The rental program, which was once upon a time only open to nonprofits, now services a wide range of clientele. Whether people need to get their hands on historically accurate costumes or just want to add some razzle-dazzle to a project, they come here. The collection has done weekly rentals for Saturday Night Live and has supplied costumes for photo shoots, and pieces have also appeared in award-winning films such as Birdman and 12 Years a Slave. Of course there are also countless smaller productions, such as a New Jersey high school’s recent rendition of Beauty and the Beast, that utilize the collection’s stock. In 2019 alone, it lent costumes to more than 1,000 productions throughout 35 states, saving an innumerable amount of costumes from the landfill along the way. “For a lot of our customers, we are also helping them save money,” Cabral tells the Voice. Rental prices are affordable and depend on the costume, rental times, and production size, with nonprofits receiving a discount. The collection even has a mail-order program in place for those who may not be located near enough to visit and pick up themselves. The staff is constantly making magic happen, whether the customer lives in Manhattan or Minnesota.

Running through the collection is a thread of emotion and an air of mystery; sometimes items come unlabeled, making it hard for the collection’s staff to know the exact origins of a piece. “I always wish the costumes could speak,” says Cabral, “because I would like to know their lives.” And oh, the stories they would tell.

The Intricate World of Costumes

The world of costumes may look all glitz and glamor, but it has come a long way since its bleak beginnings. As explained by Marlis Schweitzer, professor of theater and performance studies at York University and the author of When Broadway Was the Runway: Theater, Fashion, and American Culture, for most of the 19th century, many Broadway stage actors paid for their own costumes—for example, chorus girls were left to shell out for their shoes and tights. “While managers of elaborate Shakespearean productions would occasionally pay for some costumes, this privilege was often restricted to leading ladies, leaving supporting players to pay for their own gowns and accessories,” Schweitzer tells the Voice by email. Although some performers were reimbursed, many were not. “It wasn’t until the successful actors’ strike of 1919 that managers were financially obligated to provide costumes for all performers,” she adds.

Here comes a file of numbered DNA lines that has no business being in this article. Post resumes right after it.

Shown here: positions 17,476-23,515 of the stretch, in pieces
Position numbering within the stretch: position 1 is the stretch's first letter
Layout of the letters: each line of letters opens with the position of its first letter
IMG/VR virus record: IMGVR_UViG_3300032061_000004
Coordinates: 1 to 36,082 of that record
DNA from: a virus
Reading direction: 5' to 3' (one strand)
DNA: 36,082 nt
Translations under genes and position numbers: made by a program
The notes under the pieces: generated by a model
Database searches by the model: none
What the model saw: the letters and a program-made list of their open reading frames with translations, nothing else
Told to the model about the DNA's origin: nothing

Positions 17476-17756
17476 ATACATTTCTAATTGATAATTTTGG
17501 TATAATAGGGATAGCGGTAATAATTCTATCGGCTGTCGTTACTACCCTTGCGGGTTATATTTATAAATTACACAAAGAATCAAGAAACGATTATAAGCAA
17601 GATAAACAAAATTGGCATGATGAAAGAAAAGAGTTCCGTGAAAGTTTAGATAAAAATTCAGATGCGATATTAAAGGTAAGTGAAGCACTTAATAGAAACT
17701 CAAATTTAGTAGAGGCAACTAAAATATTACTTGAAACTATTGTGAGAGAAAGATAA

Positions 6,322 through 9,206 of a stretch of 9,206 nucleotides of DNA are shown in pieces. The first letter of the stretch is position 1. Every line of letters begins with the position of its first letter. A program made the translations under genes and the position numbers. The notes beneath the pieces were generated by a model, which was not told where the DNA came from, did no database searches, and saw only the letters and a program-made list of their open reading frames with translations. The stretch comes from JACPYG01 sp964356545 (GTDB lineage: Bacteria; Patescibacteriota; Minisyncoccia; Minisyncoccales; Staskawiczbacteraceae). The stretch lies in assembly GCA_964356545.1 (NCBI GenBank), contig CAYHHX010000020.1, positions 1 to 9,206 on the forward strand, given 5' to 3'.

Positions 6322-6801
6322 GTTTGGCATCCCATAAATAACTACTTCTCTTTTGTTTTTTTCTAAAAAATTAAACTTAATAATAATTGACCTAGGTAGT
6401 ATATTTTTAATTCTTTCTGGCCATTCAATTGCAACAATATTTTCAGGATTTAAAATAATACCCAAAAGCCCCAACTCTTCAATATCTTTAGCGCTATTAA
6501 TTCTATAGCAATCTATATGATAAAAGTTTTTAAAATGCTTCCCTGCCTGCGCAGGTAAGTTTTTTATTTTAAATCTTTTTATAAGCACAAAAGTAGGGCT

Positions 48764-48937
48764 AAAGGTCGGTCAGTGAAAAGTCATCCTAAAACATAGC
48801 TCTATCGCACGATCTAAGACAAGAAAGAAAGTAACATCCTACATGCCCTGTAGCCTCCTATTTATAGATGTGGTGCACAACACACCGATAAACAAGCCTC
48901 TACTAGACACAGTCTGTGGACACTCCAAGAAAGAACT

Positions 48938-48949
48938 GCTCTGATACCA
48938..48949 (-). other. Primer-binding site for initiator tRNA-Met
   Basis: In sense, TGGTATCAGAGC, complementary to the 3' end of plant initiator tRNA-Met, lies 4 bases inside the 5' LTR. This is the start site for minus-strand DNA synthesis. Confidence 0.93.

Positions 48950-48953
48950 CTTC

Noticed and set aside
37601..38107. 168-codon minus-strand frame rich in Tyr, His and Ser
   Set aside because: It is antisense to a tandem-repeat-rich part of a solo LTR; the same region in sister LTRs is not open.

Starting in the 1890s, Broadway shows were not just entertainment spectacles but also conduits for consumerism. It was then, Schweitzer explains, that commercially focused theater managers began to realize the significance of outfitting their leading women in impressive couture. “Women of all ages and social backgrounds flocked to the theater—as did designers and buyers for department stores,” she says. A century before livestreaming and the Internet, this was a way for fashion lovers to discover new trends.

Nowadays, we might see celebrities partnering with unexpected industries (heard about the recent seasonal Mariah Carey McDonald’s menu?), but these quirky collabs aren’t anything new. Decades ago, department stores would often join forces with theaters during Broadway show openings. “For example, in 1910, show windows along Fifth Avenue and 34th Street celebrated the opening of the new play Chantecler, starring box-office favorite Maude Adams, with elaborate windows swathed in red fabric and chanticleer lace,” Schweitzer relates.  “In this way, the stage and show window merged into one—merging theatrical spectatorship with a consumer gaze.” The re-imagining of theater design and costume, the deaths of the biggest commercially focused theater managers, and the rise of the Hollywood celebrity eventually caused the curtain to come down on this cooperative method.